Do you think you’ve been the target of a tax scam? Learn what to do, to avoid becoming their next victim.

How to avoid becoming a victim of a Tax Scam

Scammers. It seems they’re everywhere. The ATO has received over 40,225 reports of impersonation scams and over $1 million in losses from over 300 Australian just this year alone. You can’t turn one way or the other without being targeted.

Scammers are also getting smarter. The latest tax scams mimic businesses and government departments so well, you’d think you were speaking with the ATO itself.

How are scammers doing it?

Scammers have adopted ‘Robocall’ technology, which sends pre-recorded messages to land line and mobile phones across Australia. This technology manipulates caller identification so that phones display a legitimate ATO phone number despite having come from overseas. Known as ‘spoofing’, it is a technique to make their call seem legitimate.

It’s important to note that calls made by the legitimate ATO do not show a number on caller ID, nor do they use pre-recorded messages. If you are rung from a person claiming they’re from the ATO, chances are, they’re faking it.

How can you protect yourself if you are targeted for a tax scam?

If scammers do make contact with their victims, they will request payment of a non-existent tax debt through unusual methods, such as:

  • bitcoin
  • gift cards
  • vouchers
  • pre-paid cards
  • direct credit to a bank account
  • issuing a direct web link via email or SMS to a login page to make a payment
  • requesting a fee to release finds owed to you

Scammers will also threaten with immediate arrest, jail or deportation and do their best to keep you on the phone until payment has been made. They may also become rude and aggressive and can be very persuasive.

What can you do to protect yourself from a tax scam?

Be careful when clicking on links, downloading files or opening attachments you may receive. These may contain invasive viruses that, when downloaded onto your computer, can access private identification numbers and bank account details. Only give these types of details to people you trust, such as your registered tax agent, and never post them on social media. If you do receive a suspicious email, you can forward it, unopened, to ReportEmailFraud@ato.gov.au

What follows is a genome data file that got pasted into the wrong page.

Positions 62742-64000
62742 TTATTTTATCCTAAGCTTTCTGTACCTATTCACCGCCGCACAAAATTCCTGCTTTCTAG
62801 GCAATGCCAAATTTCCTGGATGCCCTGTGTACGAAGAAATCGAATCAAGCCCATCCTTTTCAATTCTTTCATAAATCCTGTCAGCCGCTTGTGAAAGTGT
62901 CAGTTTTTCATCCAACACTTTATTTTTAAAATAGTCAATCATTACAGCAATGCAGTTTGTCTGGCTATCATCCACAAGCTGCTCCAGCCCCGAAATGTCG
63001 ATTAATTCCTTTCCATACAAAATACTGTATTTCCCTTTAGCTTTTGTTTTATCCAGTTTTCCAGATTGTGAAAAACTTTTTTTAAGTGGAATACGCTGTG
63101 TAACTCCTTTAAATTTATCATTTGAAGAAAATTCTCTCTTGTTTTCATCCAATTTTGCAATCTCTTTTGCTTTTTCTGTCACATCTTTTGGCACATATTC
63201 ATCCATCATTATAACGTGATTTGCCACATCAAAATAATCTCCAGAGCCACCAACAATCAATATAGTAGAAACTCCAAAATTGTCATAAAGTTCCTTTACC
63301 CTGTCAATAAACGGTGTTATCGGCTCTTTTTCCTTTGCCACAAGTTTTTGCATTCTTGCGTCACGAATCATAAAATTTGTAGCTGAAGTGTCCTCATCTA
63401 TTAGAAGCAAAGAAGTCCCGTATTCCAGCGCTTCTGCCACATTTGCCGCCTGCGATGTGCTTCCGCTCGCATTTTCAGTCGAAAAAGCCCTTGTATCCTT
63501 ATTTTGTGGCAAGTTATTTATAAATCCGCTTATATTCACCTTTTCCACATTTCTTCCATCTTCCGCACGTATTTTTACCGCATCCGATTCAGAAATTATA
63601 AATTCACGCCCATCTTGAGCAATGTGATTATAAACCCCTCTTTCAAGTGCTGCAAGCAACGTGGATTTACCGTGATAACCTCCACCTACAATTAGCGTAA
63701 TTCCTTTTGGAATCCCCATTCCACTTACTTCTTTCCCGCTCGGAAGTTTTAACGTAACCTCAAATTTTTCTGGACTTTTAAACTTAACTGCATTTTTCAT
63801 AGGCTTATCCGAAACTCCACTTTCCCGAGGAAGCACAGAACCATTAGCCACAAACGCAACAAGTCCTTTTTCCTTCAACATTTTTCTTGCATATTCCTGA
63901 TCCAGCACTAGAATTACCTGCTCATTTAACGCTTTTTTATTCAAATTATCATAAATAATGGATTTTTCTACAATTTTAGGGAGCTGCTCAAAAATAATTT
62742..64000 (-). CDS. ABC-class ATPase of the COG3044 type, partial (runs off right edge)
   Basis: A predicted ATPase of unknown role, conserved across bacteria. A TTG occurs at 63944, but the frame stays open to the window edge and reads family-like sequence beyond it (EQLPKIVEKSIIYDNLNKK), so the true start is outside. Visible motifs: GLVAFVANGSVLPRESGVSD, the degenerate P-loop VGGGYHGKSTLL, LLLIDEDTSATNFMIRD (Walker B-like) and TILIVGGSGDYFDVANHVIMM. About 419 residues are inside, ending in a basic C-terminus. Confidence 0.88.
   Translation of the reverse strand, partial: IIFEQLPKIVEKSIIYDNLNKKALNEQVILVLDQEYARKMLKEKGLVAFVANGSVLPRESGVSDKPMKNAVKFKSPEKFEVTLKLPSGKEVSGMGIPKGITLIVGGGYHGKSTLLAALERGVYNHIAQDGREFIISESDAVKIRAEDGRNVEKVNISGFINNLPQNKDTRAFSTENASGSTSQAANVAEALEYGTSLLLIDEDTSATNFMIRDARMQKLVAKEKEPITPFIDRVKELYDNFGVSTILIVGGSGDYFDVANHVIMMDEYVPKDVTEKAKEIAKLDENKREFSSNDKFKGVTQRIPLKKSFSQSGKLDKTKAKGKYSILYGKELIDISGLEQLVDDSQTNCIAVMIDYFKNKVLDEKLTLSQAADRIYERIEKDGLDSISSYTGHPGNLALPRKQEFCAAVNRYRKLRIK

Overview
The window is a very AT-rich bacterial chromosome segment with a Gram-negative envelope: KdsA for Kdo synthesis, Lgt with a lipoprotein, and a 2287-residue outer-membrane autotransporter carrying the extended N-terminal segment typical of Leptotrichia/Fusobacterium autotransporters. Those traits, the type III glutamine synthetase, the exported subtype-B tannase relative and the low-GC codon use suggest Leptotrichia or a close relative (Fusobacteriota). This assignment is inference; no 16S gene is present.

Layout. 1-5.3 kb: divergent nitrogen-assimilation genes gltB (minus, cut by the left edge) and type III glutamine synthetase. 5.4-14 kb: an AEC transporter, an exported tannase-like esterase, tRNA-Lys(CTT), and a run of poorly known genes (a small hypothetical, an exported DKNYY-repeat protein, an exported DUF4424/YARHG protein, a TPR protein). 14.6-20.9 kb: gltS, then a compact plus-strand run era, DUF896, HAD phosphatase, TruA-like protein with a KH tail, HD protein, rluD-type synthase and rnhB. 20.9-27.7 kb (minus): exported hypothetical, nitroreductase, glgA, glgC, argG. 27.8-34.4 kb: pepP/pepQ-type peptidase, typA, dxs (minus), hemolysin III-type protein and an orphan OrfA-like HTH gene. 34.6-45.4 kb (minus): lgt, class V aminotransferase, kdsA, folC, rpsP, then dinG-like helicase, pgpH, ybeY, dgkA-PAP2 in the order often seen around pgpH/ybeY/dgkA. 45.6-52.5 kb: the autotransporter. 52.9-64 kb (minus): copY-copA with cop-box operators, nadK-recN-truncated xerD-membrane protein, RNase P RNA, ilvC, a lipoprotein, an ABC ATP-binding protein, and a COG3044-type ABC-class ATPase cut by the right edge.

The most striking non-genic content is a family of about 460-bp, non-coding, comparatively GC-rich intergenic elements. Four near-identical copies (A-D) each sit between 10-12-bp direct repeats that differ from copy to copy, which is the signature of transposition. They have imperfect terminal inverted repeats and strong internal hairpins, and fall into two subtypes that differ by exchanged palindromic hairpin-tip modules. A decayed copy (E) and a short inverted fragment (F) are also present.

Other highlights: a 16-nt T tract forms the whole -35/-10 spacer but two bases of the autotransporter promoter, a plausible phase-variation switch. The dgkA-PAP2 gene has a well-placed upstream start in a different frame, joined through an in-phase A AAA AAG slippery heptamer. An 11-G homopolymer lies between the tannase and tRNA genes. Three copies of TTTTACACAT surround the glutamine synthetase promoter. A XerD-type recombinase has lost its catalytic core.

If you do receive a suspicious text or message and you’re just not sure it’s authentic, follow up. Call the ATO on 1800 008 540 to verify the message. Do not reply to the message or call back. Your registered tax agent will also be well versed with the latest scam data and can tell you if you have been targeted.

If you’re still not sure and you’ve answered a call:

  • Ask for their full name and extension number
  • Ask for their team leaders full name and extension number
  • Hang up and verify the information with the ATO

What do you do if you have been scammed?

If you have been the unwitting victim of a scammer and have provided information about your funds, your TFN, or provided personal details, phone the ATO straight away. These details can be compromised. Contact your bank straight away if you have provided credit card details as a part of the scam.

Your tax agent will always know the latest tax scams. If in doubt, call your ITP The Income Tax Professional and they will advise your next steps.

Keep up to date

The ATO has a scam alert web page, which is updated with the latest scams. You can access this page here.

The ATO’s general email updates include information about the latest scams, as well as general information on the ATO web site. You can subscribe here.

There’s no need to be a victim. Help is at hand. ITP The Income Tax Professionals can help you with any tax related questions you may have. Schedule an appointment or drop by your nearest ITP office today!